Theater-goers love the endearing Dory, a tiny forgetful fish with a quirky personality. She not only stole the show in Finding Nemo, but she had her own movie in the summer of 2016. Because of this, fish enthusiasts everywhere are enamored with the blue tang, nicknamed the Dory fish, wanting it to grace their saltwater fish tanks. However, experts warn aquarium owners to curb their enthusiasm for this wildlife and leave it exactly there, in the wild.
After 2003, the wild population of clownfish dipped drastically directly due to Disney’s Finding Nemo. Children and adults alike wanted their own little Nemos in their own little fish tanks. Unfortunately, these same people weren’t equipped with the knowledge to keep the fish alive. As a result of the high demand of clownfish, they were taken out of the wild only to die in captivity, drastically reducing the population.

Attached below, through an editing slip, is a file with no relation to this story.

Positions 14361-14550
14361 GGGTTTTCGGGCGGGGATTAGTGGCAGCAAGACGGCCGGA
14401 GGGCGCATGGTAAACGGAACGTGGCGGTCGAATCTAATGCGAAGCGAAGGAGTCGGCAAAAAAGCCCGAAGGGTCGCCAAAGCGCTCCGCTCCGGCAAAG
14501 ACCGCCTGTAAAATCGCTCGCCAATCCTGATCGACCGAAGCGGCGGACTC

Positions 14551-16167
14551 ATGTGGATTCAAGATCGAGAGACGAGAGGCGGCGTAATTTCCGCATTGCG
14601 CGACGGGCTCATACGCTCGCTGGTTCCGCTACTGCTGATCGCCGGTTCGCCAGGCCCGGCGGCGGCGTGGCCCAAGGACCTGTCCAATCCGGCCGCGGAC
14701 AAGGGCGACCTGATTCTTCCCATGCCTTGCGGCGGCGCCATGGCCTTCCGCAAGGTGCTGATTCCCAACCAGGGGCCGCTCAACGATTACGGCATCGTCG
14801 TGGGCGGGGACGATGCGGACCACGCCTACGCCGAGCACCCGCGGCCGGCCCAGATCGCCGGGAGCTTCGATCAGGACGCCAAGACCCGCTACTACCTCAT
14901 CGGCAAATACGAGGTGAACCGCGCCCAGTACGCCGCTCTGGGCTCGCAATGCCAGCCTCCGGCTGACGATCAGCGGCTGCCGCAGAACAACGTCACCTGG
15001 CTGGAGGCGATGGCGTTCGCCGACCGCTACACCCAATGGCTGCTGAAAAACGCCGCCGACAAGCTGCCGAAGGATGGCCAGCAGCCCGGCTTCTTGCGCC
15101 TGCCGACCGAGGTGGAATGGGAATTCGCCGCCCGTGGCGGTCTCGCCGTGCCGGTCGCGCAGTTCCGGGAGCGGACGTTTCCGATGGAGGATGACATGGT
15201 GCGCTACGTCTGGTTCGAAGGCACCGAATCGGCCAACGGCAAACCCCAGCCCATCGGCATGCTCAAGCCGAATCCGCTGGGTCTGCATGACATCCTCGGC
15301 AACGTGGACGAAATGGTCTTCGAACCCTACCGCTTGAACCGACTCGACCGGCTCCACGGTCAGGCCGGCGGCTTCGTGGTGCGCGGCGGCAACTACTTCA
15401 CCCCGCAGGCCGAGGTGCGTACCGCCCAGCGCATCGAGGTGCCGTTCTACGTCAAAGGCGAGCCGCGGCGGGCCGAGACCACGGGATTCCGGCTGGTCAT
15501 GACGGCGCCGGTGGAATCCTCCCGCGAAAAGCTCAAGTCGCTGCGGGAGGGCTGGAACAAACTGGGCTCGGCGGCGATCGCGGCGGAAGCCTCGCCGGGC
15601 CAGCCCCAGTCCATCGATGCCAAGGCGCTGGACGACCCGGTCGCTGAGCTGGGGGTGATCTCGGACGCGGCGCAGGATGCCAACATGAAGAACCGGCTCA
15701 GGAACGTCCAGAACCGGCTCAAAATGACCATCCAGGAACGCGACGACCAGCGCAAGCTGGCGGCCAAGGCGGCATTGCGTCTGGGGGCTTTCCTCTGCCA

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Conservationists fear that Finding Dory will result in the same thing, removing the blue tang from its natural habitat, affecting not only the fish population, which could lead to possible extinction, but injuring the ecosystem as well. Moreover, while clownfish can be bred in captivity to build up the diminished wild populations, blue tang find it much more difficult, if not impossible, to reproduce this way. The aquarium industry takes at least 300,000 blue tang a year from the ocean, a number that is bound to jump drastically with the release of Finding Dory.
Experts encourage fish enthusiasts to avoid buying blue tang for their aquariums in order to preserve wild populations, a position seconded by the Saving Nemo Conservation Fun with the Million Kisses campaign. To support efforts and spread awareness, people post fish kiss faces along with #fishkiss4nemo. Spread the word by sharing this with your friends. Instead of encouraging people to take tropical fish from the oceans, Finding Dory can then become a tool of ocean conservation by sparking enthusiasm in younger generations.Whizzco